Friday, November 23, 2018

Rollin' Down & Setting the Pace

Greeting and salutations, and for those who celebrated it, I hope you had a wonderful Thanksgiving yesterday. I have a double play for you today, one song-poem offering and one which might be a song-poem, might be a vanity record and might be something else. 

Before getting to any music, I want to thank a couple of folks who let me know that one of the files was corrupted in last week's post. It has been corrected, thanks to "reservatory" and anonymous. 

I also had poster "KL" send a few links, including a youtube posting of a vanity pressing on Preview, a record which went for a whole lot of money last year ($1625!). You can see and hear it here. And for those on Facebook, you can see and hear a Rod Rogers/Frank Perry release here

And speaking of Film City: 

This is the only documented song-poem record to be released under the name "Jad Dees". Mr. Dees - or at least someone with the same odd name - had a career, at least for a time, as a country and western singer, belonged to a group called, of all things "The Beverly Hill Billies", which you can read about here. He also appeared in at least one movie, and had a few records out on legit labels in the 1930's. I imagine there's at least an interesting, if not fascinating story about how he ended up cutting two songs by song-poet Fred Wolf for the Film City outfit.

This very early Film City effort is notable for the herding-related shouting and whistling heard three times during the record. The lyrics themselves are one cowboy cliche after another, and the Chamberlin - despite the appropriate shuffle beat - could hardly fit the genre more poorly. But all in all, it's a fun little record.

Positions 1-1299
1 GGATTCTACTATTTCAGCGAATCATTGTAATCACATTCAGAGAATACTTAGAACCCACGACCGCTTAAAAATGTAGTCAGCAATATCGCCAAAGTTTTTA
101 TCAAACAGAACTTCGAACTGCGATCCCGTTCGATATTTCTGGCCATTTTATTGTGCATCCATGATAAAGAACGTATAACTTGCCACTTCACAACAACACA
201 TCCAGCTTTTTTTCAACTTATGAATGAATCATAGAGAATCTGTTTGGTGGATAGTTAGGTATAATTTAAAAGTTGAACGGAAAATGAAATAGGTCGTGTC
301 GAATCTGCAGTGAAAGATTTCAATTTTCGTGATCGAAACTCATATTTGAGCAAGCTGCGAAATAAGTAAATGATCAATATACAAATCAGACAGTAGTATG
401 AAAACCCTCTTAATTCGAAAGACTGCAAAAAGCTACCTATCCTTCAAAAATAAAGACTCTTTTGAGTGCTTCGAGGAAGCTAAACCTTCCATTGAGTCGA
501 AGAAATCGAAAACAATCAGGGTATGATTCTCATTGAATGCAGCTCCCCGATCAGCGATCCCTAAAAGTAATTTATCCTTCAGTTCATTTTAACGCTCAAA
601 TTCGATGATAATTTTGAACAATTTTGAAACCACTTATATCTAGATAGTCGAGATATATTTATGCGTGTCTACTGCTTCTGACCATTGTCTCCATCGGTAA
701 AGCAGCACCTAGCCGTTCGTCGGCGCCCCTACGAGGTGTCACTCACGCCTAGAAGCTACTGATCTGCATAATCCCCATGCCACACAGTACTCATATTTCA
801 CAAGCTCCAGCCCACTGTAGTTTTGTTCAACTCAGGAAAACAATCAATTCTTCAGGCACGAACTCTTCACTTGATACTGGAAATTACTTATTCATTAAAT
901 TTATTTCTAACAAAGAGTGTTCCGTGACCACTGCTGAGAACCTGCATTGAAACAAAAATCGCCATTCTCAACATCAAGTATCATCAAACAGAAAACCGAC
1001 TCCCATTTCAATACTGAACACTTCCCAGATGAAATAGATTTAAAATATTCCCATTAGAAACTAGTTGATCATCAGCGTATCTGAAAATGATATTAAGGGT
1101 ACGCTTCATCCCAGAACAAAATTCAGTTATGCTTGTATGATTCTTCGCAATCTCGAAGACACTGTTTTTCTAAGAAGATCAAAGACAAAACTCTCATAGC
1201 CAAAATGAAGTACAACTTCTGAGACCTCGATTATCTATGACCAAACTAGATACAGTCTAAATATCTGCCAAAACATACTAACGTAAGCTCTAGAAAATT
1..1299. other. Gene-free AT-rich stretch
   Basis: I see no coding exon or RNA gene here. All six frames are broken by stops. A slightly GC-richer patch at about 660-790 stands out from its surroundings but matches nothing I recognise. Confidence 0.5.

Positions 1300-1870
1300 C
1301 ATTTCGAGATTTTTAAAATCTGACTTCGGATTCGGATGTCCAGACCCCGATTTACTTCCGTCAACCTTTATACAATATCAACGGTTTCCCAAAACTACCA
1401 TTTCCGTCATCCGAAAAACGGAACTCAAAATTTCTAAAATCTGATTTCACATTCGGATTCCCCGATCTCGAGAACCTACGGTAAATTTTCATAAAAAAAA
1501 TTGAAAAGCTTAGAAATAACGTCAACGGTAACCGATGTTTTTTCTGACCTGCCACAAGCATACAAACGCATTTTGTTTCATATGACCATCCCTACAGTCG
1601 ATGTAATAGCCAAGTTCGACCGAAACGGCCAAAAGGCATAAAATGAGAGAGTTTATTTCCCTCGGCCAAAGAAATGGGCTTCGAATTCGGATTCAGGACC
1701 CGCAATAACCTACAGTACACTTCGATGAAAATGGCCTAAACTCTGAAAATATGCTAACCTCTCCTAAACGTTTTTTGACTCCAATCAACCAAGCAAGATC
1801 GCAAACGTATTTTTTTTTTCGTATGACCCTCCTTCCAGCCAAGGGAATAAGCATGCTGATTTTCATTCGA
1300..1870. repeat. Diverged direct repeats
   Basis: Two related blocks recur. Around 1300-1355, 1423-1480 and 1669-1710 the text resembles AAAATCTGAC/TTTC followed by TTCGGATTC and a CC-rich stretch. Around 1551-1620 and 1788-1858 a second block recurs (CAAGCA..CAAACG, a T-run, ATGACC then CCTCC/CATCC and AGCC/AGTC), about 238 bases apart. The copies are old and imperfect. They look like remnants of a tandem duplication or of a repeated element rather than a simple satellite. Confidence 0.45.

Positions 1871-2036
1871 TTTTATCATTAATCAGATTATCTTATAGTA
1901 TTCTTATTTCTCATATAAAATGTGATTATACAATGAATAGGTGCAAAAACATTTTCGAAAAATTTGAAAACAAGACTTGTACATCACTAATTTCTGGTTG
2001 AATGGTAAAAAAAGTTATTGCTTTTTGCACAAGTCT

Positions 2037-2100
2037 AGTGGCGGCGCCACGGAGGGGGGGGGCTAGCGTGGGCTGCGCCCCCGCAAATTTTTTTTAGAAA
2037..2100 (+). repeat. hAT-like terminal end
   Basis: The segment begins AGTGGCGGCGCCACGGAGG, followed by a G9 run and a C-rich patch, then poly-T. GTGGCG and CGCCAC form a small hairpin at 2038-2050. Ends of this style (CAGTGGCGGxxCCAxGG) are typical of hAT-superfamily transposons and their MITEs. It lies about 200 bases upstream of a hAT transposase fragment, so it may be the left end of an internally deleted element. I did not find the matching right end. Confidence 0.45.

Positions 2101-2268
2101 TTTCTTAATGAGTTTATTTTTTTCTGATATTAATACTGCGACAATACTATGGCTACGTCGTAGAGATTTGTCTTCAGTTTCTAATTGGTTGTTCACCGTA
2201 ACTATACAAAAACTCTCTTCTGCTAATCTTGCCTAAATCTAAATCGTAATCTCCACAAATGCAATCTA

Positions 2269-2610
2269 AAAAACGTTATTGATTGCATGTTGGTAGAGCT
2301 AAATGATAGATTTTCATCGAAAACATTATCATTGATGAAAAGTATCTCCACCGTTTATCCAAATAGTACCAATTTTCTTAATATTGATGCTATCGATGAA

Download: Jad Dees with the Swinging Strings - Rollin' Down the Mountain

The flip side "This Old World Just Keeps on Turning", plods along its way. It's barely 20 seconds longer than "Rollin' Down", yet it seems ages longer, due to the ponderous nature of the song, arrangement and vocal performance.

Download: Jad Dees with the Swinging Strings - This Old World Just Keeps on Turning


Now to the more confounding of the two records. We have here a record by Jim Wayne on the Pacer label, written by Opal Scaggs. Opal Scaggs seems to have been the owner of the label, as every record released on Pacer seems to list her as the songwriter. 

On the side of considering this to be a song-poem is the fact that Opal Scaggs wrote lyrics for at least one song-poem on another label, along with Pacer appearing to have been a vanity label. On the other side are multiple sites indicating that Jim Wayne worked, under that name, for multiple labels, some not likely song-poem related all around the same time as this record's release (reportedly, 1968), and one person who stated, without evidence, that the sax player on this record is Boots Randolph. 

It's certainly possible that this was a vanity release, perhaps one even target at actual hit status by Ms. Scaggs, and perhaps she wrote the words and music to the songs. I'm interested to hear what any of you think. 

But I wouldn't be sharing it at all if it wasn't for the fact that one of the sides - with the ultra catchy title "You'll Find Another Sucker If You Try" - makes me smile, due to the peppy arrangement, in combination with (and this is the key factor) Jim Wayne's endearingly ridiculous vocal delivery. 


Flipping the record over, we find another case where a record of the same length - in this case, barely a second of difference - seems to stretch out for way too long. Your mileage, of course, may vary. But on "I Pretended She Was You", aside from Jim Wayne's continued over-the-top, over-enunciating vocal stylings, very little hear stays with me.



Timmy said...

The only one here I think is worthwhile, is "Pretend". That warbling vocal & sad ass sax are gettin' it done. Almost like I'm dreaming of Stan Freeberg headlining a grand ballroom performance on Catalina Island.

Klepsie said...

The Pacer single had a picture sleeve!

Stu Shea said...

I can't say much for any of the four sides, sadly. If I had to pick one, it'd be the uptempo Jim Wayne side. Thanks for posting, though...would Boots Randolph really have played on such a low-profile record? (I suppose he would if he got paid for it...)